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Case
Posted on October 18, 2014 9:20 pm
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Jordan Lowe
Jordan Lowe
Reps: 107
Clingy Student
Ms. Georgia has a 6th grade male student who is constantly clinging to her. He comes to her classroom between each class change, sits with her at football games, gives her cards, and has tried to add her on Facebook. Ms. Georgia knows that this student comes from a very unstable home where he does not receive much attention. However, Ms. Georgia also knows that she must maintain a strictly professional relationship with this student, and now allow him to believe that she is his "friend." How does Ms. Georgia let this student know that he can not be this "clingy" without hurting this students feelings or making him feel rejected?
 
     
     
 
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Solution 1
Posted October 18, 2014 9:27 pm

qeneWa
qeneWa
Reps: 100
It is always a difficult situation when a student tries to be come too close to a teacher. Maintaining professionalism is paramount for all teachers. The best thing to do is to have the school councilor talk with this student about relationships at school and out of school.
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Jenna Herberson
Jenna Herberson
Reps: 200
You want to be their friend but you have to be stern.
  Posted on: February 25, 2018 7:13 am

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Solution 2
Posted February 17, 2015 12:55 am

aXujuH
aXujuH
Reps: 100
I am thinking a redirection to a hobby. What if Mrs. Georgia and the school counselor discuss what might interest the 6th grader. My thoughts are to channel his time and energy in a school activity where he can make new friends. This could distract him from Mrs. Georgia and limit the time he has to be around her and make her cards.
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Candice Greene
Candice Greene
Reps: 201
This is a helpful suggestion, I would use this if I were in this situation.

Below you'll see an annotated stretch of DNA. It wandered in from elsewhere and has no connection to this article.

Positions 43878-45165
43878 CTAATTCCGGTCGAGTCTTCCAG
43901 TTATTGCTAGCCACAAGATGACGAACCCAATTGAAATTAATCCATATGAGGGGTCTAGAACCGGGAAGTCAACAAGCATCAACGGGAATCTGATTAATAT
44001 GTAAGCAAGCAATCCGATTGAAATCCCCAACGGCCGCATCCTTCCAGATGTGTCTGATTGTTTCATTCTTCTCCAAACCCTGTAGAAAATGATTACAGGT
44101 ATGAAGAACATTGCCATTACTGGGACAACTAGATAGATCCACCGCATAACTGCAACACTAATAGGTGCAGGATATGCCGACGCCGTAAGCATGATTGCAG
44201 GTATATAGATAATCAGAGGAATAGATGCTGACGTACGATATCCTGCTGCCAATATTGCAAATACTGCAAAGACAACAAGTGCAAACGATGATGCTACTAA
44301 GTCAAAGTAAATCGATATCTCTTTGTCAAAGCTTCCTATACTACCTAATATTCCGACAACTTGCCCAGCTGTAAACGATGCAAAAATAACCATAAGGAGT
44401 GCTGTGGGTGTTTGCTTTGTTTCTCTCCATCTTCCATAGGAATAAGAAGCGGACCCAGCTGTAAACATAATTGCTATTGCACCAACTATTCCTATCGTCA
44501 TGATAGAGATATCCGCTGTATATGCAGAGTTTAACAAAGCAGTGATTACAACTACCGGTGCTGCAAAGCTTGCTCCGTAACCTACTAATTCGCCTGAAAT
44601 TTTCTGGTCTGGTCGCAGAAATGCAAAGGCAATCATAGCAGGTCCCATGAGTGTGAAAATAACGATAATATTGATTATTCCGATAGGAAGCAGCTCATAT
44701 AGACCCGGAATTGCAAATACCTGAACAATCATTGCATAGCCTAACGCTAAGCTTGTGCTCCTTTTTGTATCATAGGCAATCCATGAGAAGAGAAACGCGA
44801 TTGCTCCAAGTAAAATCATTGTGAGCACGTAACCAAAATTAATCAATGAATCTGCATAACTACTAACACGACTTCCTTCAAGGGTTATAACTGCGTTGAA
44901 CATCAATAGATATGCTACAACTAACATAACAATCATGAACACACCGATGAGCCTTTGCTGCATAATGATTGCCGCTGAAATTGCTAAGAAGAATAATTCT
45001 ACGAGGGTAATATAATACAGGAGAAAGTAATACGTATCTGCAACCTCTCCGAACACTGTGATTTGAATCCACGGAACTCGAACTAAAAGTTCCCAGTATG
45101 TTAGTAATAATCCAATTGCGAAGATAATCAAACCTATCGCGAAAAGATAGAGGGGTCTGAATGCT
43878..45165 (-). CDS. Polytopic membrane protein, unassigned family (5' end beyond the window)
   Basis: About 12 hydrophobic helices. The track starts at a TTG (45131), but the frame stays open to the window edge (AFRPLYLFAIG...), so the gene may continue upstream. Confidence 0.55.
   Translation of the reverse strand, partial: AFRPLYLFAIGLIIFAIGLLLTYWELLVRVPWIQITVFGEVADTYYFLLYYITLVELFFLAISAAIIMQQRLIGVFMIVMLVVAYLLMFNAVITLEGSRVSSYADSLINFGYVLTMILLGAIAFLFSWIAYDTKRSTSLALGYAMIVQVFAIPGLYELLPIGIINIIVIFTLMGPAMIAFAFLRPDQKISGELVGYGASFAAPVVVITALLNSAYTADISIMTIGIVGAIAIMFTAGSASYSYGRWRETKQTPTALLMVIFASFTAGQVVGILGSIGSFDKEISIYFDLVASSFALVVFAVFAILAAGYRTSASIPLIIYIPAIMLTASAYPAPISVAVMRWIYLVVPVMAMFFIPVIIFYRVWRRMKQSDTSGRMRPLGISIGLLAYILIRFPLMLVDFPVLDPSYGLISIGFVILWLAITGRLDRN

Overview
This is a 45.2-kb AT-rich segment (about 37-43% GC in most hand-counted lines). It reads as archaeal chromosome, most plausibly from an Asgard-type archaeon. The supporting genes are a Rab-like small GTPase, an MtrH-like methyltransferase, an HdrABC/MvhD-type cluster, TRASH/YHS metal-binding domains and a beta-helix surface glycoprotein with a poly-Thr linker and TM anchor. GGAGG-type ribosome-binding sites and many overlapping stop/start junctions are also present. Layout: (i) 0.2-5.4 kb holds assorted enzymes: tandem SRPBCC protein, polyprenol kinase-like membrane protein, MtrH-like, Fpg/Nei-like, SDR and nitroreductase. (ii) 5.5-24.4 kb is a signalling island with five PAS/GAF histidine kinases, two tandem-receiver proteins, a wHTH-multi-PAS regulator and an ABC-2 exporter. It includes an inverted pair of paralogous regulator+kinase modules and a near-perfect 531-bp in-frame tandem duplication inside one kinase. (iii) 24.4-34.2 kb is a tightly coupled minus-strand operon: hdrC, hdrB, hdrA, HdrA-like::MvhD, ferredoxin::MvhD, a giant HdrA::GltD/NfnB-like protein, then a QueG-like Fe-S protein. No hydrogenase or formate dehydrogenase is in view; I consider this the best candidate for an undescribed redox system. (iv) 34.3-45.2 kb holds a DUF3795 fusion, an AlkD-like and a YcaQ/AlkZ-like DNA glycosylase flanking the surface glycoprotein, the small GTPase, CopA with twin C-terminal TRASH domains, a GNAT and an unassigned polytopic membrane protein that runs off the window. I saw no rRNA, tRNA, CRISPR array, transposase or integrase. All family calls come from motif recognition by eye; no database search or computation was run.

Posted on: March 1, 2015 5:41 pm

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Solution 3
Posted October 19, 2014 3:58 pm

ubavyt
ubavyt
Reps: 103
Have a honest conversation with student and with the school counselor. Make sure to reiterate how fond you are of him but there has to be boundaries that both are comfortable with.
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Solution 4
Posted February 21, 2015 7:02 pm

uLuqup
uLuqup
Reps: 100
Ms. Georgia could invite other students who she knows the student would get along with to sit with them at these football games and during lunch. If she helps him transition to a group of friends, then he will become more comfortable branching out on his own.
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Candice Greene
Candice Greene
Reps: 201
This is a great suggestion!
  Posted on: March 1, 2015 5:42 pm

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Solution 5
Posted March 15, 2015 1:33 am

eXeNum
eXeNum
Reps: 103
The first step is to inform the counselor, and possibly an administrator, about the situation. Helping the student make connections with other students may be helpful as well, because then the student will have another type of support system.
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Solution 6
Posted October 12, 2015 11:31 pm

Xyraju
Xyraju
Reps: 101
Ms. Georgia needs to immediately speak to the guidance counselor to speak of these issues. Both the teacher and counselor need to come up with a plan for the student. She should allow him to speak to her during class and maybe before OR after school to ask questions.
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Solution 7
Posted February 24, 2016 2:16 am

Taylor Katsarelas
Taylor Katsarelas
Reps: 102
I would try and get the student into a club or school activity that he can thrive in. This way he would put more attention to the activities than Ms. Georgia. This would also lift up the students spirits.
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Solution 8
Posted February 22, 2015 11:10 pm

uGyLuD
uGyLuD
Reps: 100
You could make coming to Ms. Georgia's classroom an incentive for good behavior, but also explain to the student that Ms. Georgia is busy and has other students to attend to. I would ask him what he likes to do, suggest clubs, friends, etc.
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